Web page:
• Application Note

Application of UPC2 in Extractables Analysis

Application of UPC2 in Extractables Analysis

  • Baiba Cabovska
  • Michael D. Jones
  • Andrew J. Aubin
  • Waters Corporation

Abstract

In this application, four different types of packaging material were extracted, including a high density polypropylene pill bottle (HDPE), a low density polypropylene bottle (LDPE), an ethylene vinyl-acetate plasma bag (EVA), and a polyvinyl chloride blister pack (PVC). The extracts were screened for 14 common polymer additives.

Benefits

  • UPC2 provides a technique for analysis of non-volatile and semi-volatile extractables, as well as polar and non-polar compounds
  • Provides a turnkey single instrument approach for extractable and leachable studies
  • Rapid analysis of container closure systems used for pharmaceutical, food, and clinical products

Introduction

Extractables from packaging materials are a concern to manufacturers and suppliers of containers for the heavily regulated pharmaceutical and food industries.1-3 Due to these regulations, packaging material manufacturers are motivated to control and monitor their product to ensure that no potential risk exists from extractable and leachable material. Similarly, the manufacturers of supplies for industrial processes, such as plastic vessels and filters, are required to demonstrate that their products do not add any leachables in the production process. 

The initial investigation, called a controlled extraction study, qualitatively and quantitatively investigates the nature of extractable profiles from critical container closure system components. It is performed early in device and packaging development. The testing involves solvent extraction techniques encompassing a range of polarity, solvent compatibility studies, and multiple analytical techniques. One of the limitations encountered in these studies involved matching the solvent extracts with the appropriate analytical technique. For example, non-polar solvent extracts can be directly injected into a gas chromatography (GC) system but must be evaporated and reconstituted with a solvent compatible with a liquid chromatography (LC) system. Likewise, water extracts must be back-extracted into a non-polar solvent for analysis by GC. UltraPerformance Convergence Chromatography (UPC2), built on the principles of supercritical fluid chromatography (SFC), allows different types of extraction solvents to be injected for separation on one system for analysis, thereby saving time and reducing sample preparation efforts.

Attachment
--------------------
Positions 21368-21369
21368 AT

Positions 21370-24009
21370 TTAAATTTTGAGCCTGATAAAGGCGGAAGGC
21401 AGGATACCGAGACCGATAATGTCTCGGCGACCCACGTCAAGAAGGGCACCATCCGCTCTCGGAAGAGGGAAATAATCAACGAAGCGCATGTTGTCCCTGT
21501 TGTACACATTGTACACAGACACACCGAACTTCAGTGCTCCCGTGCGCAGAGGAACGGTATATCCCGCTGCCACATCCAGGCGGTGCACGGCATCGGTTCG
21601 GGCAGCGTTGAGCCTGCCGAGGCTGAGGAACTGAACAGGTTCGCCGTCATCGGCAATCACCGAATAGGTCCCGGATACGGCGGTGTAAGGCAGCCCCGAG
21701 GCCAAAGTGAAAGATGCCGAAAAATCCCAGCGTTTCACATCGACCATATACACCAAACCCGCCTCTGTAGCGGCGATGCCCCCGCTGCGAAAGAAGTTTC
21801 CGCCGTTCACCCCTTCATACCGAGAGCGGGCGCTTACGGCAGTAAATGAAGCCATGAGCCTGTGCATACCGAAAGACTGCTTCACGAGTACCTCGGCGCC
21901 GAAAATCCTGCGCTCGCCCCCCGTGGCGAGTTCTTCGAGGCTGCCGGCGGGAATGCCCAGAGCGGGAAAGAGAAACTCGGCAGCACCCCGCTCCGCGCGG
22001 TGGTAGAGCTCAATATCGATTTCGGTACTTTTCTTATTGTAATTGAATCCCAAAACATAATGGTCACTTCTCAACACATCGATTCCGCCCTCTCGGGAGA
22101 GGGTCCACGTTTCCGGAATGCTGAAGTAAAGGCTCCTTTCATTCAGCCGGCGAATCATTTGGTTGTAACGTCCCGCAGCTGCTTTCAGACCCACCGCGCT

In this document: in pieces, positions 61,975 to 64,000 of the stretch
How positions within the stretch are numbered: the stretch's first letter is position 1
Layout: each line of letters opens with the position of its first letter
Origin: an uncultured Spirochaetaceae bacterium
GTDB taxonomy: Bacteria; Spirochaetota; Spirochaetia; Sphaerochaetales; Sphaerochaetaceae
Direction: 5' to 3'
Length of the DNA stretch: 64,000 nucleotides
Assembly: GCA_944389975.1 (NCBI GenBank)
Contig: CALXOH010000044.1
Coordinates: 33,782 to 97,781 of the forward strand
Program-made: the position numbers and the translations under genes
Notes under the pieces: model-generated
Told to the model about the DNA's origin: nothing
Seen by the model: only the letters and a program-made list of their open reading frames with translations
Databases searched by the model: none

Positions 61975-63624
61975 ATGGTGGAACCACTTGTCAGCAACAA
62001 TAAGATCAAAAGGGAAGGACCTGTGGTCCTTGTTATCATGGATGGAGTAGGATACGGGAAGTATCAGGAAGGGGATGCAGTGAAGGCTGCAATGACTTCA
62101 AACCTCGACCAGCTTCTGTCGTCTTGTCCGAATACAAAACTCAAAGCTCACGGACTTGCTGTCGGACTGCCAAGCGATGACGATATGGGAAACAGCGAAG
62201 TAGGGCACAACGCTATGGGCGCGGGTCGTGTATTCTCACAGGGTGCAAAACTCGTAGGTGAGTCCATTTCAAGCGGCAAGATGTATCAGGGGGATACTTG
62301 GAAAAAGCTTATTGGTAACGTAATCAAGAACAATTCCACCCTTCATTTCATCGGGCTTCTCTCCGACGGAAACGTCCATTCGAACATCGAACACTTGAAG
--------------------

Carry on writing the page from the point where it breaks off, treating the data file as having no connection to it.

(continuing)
In this application, four different types of packaging material were extracted, including a high density polypropylene pill bottle (HDPE), a low density polypropylene bottle (LDPE), an ethylene vinyl-acetate plasma bag (EVA), and a polyvinyl chloride blister pack (PVC). The extracts were screened for 14 common polymer additives. Hexane, isopropanol (IPA), and water were used as the extraction solvents. GC-MS was used to analyze hexane and IPA extracts, the ACQUITY UPLC System was used to analyze water and IPA extracts, and the ACQUITY UPC2 System was used to analyze all three solvent extracts. The UPC2 analysis was compared to the GC and UPLC chromatographic profiles.

Experimental

Sample description

Samples were prepared by microwave extraction. The samples of HDPE, LDPE, EVA, and PVC (2 g) were extracted in 10 mL of isopropanol or hexane for 3 h at 50 °C. Water extracts were prepared by placing 2 g of sample into 20 mL headspace vials with 10 mL of water, and keeping them in a conventional oven for 72 h at 50 °C.

GC-MS conditions

Column:

HP-5MS 30 m x 0.32 mm, 1.0 μm film

Carrier gas:

He at 2 mL/min

Temperature program:

35 °C for 5 min, 20 °C/min to 320 °C, hold 20.75 min

Injection port:

300 °C

Injection type:

1 μL splitless, 1 min purge

Makeup gas:

N2 at 400 mL/min

Transfer line:

350 °C

Scan range:

100 to 1500 m/z

Run time:

40 min

Data management:

MassLynx v4.1 Software

UPC2 Conditions

System:

ACQUITY UPC2

Detection:

Photodiode Array (PDA) Detector and SQD Mass Spectrometer

Column:

ACQUITY UPC2 BEH 2-EP 3.0 x 100 mm, 1.7 μm

Mobile phase A:

CO2

Mobile phase B:

1:1 methanol/acetonitrile

Flow rate:

2.0 mL/min

Gradient:

1% B for 1 min, to 20% over 2.5 min, hold for 30 s, re-equilibrate back to 1%

Column temp.:

65 °C

APBR:

1800 psi

Injection volume:

1.0 μL

Run time:

5.1 min

Wavelength:

220 nm

MS scan range:

200 to 1200 m/z

Capillary:

3 kV

Cone:

25 V

MS make-up flow:

0.1% formic acid in methanol, 0.2 mL/min

Data management:

Empower 3 Software

UPLC conditions

System:

ACQUITY UPLC

Column:

ACQUITY UPLC BEH Phenyl 2.1 x 100 mm, 1.7 μm

Mobile phase A:

0.1% formic acid in water

Mobile phase B:

0.1% formic acid in acetonitrile

Flow rate:

0.9 mL/min

Gradient:

50% B to 90% over 10 min, re-equilibrate back to 50% B